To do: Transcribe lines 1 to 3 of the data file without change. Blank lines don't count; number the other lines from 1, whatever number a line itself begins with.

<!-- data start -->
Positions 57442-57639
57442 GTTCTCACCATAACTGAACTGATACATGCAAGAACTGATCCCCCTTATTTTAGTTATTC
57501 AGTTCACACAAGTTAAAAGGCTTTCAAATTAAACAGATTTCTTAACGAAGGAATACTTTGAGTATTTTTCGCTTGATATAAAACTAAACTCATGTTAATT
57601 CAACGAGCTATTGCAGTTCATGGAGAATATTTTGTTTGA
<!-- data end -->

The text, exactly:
Positions 57442-57639
57442 GTTCTCACCATAACTGAACTGATACATGCAAGAACTGATCCCCCTTATTTTAGTTATTC
57501 AGTTCACACAAGTTAAAAGGCTTTCAAATTAAACAGATTTCTTAACGAAGGAATACTTTGAGTATTTTTCGCTTGATATAAAACTAAACTCATGTTAATT